Aesthetically, How the Grinch Stole Christmas is Baz Luhrmann-meets-Joel Schumacher, and it’s both wonderfully bonkers and thematically appropriate. Ron Howard and production designer Michael Corenblith crafted a world that felt lived in despite its over-the-top features and made it easy to escape into in a way remarkably reminiscent of what Howard did in Willow. It’s a significant departure from holiday films of the time, which were almost too-wholesome, too-perfect depictions of the holidays. No shade on Home Alone, but the chaotic energy that this new Grinch brought to the holiday scene was bold and attuned with the excess that accompanies consumeristic greed.
(Photo by ©Universal courtesy Everett Collection)
Speaking of chaotic energy, it was an inspired choice to cast Jim Carrey. This Grinch has curious interior design instincts, an appetite for glass, and a penchant for the absurdly gross. Carrey seamlessly steps into the role and fully owns its hysteria. When the Grinch grapples with whether he has time in his oh-so-busy schedule to step outside the safety of his home, let alone decide what to wear if he chose to attend the Whos’ Jubilation ceremony, it’s a relatable — and hilarious — moment that only works thanks to Carrey’s gloriously manic performance.
But Carrey gets to show a smidge of his dramatic acting chops here, too, in one of the film’s most heartbreaking scenes. When we return from the flashback to the Grinch’s childhood, the grown-up Grinch gazes down at Whoville, clearly hurting from the trauma of his past. The scene lasts only a brief moment, but it’s effective enough to secure our empathy (even if Roger Ebert vehemently disagreed).
The dawn of the new millennium was a post-angst, post-meta time, and How the Grinch Stole Christmas features an unusual amount of existentialism that makes it highly relatable to millennials. Who didn’t shed a tear at Cindy Lou Who’s power ballad “Where Are You Christmas?” Written by Mariah Carey (yes, that Mariah Carey), the film’s composer James Horner, and Will Jennings, the song is performed by Taylor Momsen in a scene that’s a little high on the cheese factor, but is really effective in expressing Cindy Lou’s sorrow over the seeming death of the true Christmas spirit. (All while wistfully looking out her bedroom window, no less.)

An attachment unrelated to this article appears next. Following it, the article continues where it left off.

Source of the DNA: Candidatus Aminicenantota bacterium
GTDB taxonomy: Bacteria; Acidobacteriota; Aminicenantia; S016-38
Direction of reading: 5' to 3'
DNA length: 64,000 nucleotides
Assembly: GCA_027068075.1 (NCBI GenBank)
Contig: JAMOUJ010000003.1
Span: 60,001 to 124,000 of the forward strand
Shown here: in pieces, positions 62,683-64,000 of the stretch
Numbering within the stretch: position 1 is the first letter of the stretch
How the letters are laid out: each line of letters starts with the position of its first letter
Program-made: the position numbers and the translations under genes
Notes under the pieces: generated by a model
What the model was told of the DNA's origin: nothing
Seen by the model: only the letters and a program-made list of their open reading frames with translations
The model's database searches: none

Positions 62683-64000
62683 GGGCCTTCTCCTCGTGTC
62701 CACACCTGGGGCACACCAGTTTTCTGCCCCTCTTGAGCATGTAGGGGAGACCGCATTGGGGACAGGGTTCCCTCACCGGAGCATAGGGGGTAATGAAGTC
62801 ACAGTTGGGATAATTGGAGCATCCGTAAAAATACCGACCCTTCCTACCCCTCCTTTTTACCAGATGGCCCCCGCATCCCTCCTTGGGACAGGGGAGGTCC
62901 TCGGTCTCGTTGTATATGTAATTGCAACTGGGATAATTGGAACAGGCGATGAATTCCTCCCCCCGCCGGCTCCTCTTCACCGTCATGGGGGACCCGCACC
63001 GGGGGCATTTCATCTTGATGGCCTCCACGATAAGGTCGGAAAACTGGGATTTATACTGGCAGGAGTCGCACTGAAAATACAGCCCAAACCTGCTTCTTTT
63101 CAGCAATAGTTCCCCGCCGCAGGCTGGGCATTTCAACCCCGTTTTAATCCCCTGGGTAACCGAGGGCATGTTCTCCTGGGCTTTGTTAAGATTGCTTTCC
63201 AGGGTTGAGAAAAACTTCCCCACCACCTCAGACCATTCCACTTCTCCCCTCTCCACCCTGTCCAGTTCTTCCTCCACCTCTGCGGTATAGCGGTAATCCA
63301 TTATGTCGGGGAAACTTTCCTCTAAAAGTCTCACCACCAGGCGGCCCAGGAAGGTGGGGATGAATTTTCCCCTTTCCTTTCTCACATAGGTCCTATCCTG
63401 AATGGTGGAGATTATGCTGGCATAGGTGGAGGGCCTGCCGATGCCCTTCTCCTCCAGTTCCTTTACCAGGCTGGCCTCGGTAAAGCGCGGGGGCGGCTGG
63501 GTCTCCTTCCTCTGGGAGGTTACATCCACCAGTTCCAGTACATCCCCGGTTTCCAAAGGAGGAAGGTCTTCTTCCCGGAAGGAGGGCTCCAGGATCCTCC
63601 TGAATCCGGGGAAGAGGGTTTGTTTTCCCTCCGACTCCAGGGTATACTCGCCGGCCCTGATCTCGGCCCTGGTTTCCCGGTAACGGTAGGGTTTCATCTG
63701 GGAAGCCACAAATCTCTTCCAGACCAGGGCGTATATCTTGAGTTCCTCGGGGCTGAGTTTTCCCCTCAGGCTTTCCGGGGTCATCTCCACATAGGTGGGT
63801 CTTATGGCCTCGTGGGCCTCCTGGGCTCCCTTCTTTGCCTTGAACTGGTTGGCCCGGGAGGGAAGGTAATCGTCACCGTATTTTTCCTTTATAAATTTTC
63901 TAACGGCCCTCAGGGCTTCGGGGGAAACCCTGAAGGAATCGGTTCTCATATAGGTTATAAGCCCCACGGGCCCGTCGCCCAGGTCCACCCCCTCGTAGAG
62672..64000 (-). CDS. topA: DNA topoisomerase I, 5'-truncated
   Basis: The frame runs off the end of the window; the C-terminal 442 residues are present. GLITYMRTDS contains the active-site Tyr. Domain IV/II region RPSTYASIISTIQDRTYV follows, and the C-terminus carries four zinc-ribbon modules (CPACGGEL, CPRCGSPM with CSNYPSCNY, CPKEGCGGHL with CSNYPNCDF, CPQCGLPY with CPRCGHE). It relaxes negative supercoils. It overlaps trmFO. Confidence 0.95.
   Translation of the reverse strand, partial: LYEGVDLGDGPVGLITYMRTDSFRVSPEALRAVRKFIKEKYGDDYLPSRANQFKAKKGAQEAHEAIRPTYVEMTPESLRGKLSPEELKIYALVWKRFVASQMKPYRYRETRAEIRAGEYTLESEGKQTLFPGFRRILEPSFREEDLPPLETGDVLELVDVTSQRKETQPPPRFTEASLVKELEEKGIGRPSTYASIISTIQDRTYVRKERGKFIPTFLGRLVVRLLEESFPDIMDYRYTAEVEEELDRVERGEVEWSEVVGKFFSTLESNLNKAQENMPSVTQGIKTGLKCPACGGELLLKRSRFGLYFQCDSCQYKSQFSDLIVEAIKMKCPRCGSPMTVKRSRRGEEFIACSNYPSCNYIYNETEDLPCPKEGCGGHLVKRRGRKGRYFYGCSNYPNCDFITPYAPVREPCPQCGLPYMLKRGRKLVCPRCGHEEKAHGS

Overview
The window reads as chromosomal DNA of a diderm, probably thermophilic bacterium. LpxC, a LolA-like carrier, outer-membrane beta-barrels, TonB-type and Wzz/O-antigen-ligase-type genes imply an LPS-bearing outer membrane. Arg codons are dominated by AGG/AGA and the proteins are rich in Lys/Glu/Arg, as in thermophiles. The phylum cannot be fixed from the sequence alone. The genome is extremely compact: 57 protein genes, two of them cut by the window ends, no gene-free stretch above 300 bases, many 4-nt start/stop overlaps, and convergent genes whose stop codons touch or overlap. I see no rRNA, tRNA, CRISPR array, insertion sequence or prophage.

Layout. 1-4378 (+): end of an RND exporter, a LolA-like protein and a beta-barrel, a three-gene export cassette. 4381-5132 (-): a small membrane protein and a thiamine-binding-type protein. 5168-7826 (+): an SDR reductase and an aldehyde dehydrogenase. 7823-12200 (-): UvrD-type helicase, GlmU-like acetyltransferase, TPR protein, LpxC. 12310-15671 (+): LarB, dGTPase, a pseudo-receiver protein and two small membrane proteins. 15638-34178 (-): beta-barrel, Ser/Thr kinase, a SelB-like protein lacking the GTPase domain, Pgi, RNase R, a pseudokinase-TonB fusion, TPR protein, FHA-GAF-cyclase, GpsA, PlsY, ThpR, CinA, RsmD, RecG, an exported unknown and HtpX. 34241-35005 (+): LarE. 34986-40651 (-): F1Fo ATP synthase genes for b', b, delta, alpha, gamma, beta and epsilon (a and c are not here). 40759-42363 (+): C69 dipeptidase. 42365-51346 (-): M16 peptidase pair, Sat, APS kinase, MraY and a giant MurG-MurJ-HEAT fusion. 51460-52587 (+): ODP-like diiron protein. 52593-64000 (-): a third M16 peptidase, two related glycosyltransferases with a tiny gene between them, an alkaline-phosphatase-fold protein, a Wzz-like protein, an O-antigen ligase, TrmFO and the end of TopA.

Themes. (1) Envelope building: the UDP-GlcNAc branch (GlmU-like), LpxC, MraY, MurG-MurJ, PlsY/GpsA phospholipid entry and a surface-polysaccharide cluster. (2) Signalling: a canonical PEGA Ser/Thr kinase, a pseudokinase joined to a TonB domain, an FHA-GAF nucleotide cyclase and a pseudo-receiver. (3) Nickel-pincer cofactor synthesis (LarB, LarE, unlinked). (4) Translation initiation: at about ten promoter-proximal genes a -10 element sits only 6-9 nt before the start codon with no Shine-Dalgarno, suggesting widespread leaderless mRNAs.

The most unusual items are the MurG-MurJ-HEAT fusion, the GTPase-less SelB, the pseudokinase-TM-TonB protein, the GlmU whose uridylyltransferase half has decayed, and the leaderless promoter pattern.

Beyond that, Momsen’s Cindy Lou is a spunky and unlikely Christmas crusader, and she’s a perfect foil to Jim Carrey’s intense energy. There is a warmth to her performance that is as comforting as hot chocolate on a cold winter day, and it’s palpable the moment we meet her holding a hilariously oversized bundle of gifts for her dad. With her earnest portrayal of Cindy Lou Who, Momsen holds her own and grounds the film whenever Carrey’s Grinch threatens to send it too far off the rails.
When the film was released, the majority of critics pointed out that its tonal inconsistencies and overly meta jokes seemed out of place and made for a jarring experience. These are valid points; the film is oddly concerned with the very adult lives of the Whos and, in particular, the breathy, sensual presence of Martha May Whovier (Baranski, who knew exactly how to play the role).
Without its hyper pacing, though, the film’s satire doesn’t quite land. Next to Jim Carrey ‘s delivery of spastic, hee-haw humor, a stilted, sedated Whoville just doesn’t make sense and wouldn’t inspire any sympathy for the Grinch in a way that would stand apart from the 1966 TV special. Ron Howard knew this and deployed a splashy, flamboyant directorial style, turning the Whos into bombastic, self-absorbed creatures every bit as preposterous as the Grinch himself and teetering between campy excess and surprisingly dark pathos. From the moment James Horner’s score chimes in and Anthony Hopkins begins his narration, Howard chaotically blends Dr. Seuss’ iconic poetry and illustrations with surreal, heightened creations meant to remind us that this is as much a fantasy as it is a reflection of our own reality.
The commentary is sometimes overshadowed by the film’s candy-colored distractions, but it’s there, and it only works because of the choices Howard made. For decades, he has been a reliable storyteller of a certain vision of America (for better or worse), and in How the Grinch Stole Christmas, he boldly stepped away from that vision to critique it. It was a risk that paid off, and the film remains both a whimsical piece of holiday entertainment and a reminder of what makes the season a cause for celebration. Only a Grinch would argue otherwise.
How the Grinch Stole Christmas was released in theaters on November 17, 2000.